Dr. Vivian Blevins And then
October 26, 2013
The first time I saw this acronym, my mind went wild. Truthfully, I began to think of bondage, lust and other images I’m too polite to mention.
And then I realized that it was very simple: Little Black Dress. I belong to a club and the theme for the 2013-14 year is “The Little Black Dress.” Another member and I were responsible for the October program, but our specific title was “The Little Black Dress at Casino de Monte Carlo in Monaco.”
I’m not a gambler, and although I’ve traveled twice to France and twice to Italy, I never had a desire to take the train, a helicopter, or a bus to Monaco- much less drive even though they do drive on the right side of the road. I’m into history, art museums, and natural scenery.
But like a good soldier, I planned my presentation and learned the history of the gambling industry, requirements for entry into the casino (no shorts or flip flops and a 10 euro admission fee), law enforcement protection, entertainment in addition to gambling, land areas and the conversion rates for dollars to euros.
I finally decided that after I had provided interesting facts about Monaco (the second smallest country in the world), I would teach the 40 ladies in the club to play blackjack, using only the simplest of rules. I had the tables set up and they loved it. I think I might have been a bit of a hit.
But back to the LBD. I’ve had many in my closet through the years and have bought three thus far in 2013 as well as a black suit. Why? The LBD is versatile. I can dress it up or down: a blue jean jacket or a red silk jacket; pearls or Indian turquoise jewelry; scarves of all varieties and belts that cinch or ride low on the hips; boots or sandals or strappy high heels of any color. And what I don’t have but would love to own is at least one vintage LBD.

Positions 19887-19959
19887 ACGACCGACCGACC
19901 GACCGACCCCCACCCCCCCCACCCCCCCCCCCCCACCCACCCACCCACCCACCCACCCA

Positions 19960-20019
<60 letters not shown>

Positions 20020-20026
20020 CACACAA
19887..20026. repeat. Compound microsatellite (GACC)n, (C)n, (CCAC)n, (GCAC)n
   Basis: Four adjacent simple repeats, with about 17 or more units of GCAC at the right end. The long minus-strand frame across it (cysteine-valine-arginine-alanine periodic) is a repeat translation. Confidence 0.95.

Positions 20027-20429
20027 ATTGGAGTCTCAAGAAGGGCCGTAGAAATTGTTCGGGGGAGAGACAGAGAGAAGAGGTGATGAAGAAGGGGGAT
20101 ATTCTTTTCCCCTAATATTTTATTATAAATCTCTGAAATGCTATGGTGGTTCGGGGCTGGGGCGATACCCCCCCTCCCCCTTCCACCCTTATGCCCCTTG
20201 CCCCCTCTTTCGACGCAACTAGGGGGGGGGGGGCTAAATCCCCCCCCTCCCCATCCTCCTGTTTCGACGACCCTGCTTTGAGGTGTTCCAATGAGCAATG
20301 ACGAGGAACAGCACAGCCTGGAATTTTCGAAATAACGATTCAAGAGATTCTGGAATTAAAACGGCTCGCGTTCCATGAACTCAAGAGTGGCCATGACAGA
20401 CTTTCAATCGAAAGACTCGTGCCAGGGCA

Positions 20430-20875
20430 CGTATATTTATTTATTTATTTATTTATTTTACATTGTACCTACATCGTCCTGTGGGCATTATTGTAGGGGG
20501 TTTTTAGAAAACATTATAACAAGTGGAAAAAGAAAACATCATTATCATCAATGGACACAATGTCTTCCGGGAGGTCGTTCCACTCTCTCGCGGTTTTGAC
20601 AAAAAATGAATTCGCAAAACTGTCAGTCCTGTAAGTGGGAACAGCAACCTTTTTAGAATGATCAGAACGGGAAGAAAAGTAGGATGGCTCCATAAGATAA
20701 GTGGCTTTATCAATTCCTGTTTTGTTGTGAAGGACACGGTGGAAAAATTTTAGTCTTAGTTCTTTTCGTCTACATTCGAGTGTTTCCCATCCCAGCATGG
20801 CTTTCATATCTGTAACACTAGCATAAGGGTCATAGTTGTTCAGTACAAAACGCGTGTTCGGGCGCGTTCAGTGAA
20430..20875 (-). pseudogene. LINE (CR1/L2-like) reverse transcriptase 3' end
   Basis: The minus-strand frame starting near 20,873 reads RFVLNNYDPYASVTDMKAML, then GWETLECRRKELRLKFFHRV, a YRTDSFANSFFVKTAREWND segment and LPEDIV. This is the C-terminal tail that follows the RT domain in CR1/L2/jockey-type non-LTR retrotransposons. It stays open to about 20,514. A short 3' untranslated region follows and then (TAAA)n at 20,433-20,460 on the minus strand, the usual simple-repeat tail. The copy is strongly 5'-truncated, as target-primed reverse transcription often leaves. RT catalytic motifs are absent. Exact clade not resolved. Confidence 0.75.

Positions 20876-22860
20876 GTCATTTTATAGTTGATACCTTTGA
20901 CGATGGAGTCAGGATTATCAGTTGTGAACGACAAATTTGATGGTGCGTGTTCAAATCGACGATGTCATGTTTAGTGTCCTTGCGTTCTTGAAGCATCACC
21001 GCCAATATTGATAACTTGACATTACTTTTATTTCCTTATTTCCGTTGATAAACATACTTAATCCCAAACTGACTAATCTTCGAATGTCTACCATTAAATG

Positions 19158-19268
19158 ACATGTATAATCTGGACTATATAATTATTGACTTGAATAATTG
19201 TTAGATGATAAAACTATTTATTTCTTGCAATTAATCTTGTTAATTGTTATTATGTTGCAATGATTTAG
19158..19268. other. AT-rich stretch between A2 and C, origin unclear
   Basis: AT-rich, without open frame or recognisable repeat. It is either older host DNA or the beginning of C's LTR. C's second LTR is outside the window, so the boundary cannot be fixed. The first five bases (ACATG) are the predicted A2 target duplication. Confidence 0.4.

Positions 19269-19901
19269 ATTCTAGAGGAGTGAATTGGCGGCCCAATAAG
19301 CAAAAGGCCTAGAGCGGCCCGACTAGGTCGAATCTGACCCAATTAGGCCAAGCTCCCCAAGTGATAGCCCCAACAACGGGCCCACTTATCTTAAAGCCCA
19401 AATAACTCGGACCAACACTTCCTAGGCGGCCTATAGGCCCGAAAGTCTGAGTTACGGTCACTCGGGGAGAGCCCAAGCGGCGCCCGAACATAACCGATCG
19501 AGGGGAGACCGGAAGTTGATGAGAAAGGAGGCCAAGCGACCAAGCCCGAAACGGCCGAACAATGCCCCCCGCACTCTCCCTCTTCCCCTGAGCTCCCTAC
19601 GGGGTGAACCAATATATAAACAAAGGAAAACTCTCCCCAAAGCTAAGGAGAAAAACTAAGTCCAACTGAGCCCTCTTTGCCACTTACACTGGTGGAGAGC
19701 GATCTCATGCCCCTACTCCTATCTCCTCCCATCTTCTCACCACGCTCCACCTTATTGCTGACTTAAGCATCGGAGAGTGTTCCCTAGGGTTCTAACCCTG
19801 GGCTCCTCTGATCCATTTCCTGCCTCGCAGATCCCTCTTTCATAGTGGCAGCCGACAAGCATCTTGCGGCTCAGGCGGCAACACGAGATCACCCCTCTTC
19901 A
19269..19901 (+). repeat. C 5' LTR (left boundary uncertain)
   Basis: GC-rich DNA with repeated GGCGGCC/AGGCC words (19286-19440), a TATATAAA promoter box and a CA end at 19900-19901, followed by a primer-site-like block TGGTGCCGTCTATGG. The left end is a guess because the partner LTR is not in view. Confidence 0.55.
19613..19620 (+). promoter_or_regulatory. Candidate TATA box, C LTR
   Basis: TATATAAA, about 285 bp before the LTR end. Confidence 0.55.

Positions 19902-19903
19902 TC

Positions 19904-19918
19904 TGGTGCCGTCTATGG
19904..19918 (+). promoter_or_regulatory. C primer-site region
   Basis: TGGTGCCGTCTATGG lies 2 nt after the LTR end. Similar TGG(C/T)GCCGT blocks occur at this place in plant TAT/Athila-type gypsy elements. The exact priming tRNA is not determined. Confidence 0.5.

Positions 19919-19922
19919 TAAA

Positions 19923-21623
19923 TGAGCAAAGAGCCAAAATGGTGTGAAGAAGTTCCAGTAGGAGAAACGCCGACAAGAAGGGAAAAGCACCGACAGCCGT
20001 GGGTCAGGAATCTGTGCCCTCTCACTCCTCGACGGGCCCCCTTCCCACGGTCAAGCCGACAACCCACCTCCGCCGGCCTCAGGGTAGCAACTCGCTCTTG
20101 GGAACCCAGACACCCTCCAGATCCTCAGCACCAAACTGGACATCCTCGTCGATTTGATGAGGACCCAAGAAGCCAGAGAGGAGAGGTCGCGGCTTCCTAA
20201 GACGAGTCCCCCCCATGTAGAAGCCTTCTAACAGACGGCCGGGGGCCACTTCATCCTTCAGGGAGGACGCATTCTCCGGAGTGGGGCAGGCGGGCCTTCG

It’s more, however, than versatility. Black is slenderizing, and I need all the help I can get in that department. Black allows me to attend an event without wearing a girdle with no need to walk around trying to hold my stomach in. Black also cleans up well with a swish of cold water on a cloth napkin for those messy foods that won’t stay on the fork.
At one time black was for mourners and tramps, but now even brides are wearing it. And when you hear the ad that “Brown is the new black,” don’t believe it for a minute.
Two Harlan County women shared info with me about their little black dresses.
Lydia Dykes remembers her first, “I bought my first black dress at Newberry’s in Harlan when I was a senior in 1968. I had never owned a black dress and wasn’t planning on buying one, but when I saw the black straight skirt with the black sheer quarter-length sleeves and black lace around the neckline, I knew I had to have it. I paid less than ten dollars for the dress and went down to Alex’s Department Store and bought a pair of black (very high) heels for five dollars. I remember wearing the dress on a date with my now hubby. Where did we go? We went to Bill’s Restaurant in Evarts and had a coke. I thought and felt like I looked like a million dollars.”
And Jennifer Cassim Farmer reports, “I have several LBDs hanging in my closet, bought for different occasions from weddings to funerals, church gatherings, community functions. They vary in length and for the seasons. I love the fact that each can be dressed up or down, even to my hairstyle. Gotta love those LBDs! Look forward to buying some new ones since I am working on being healthier. LOL”
In conclusion, hail to the little black dress!
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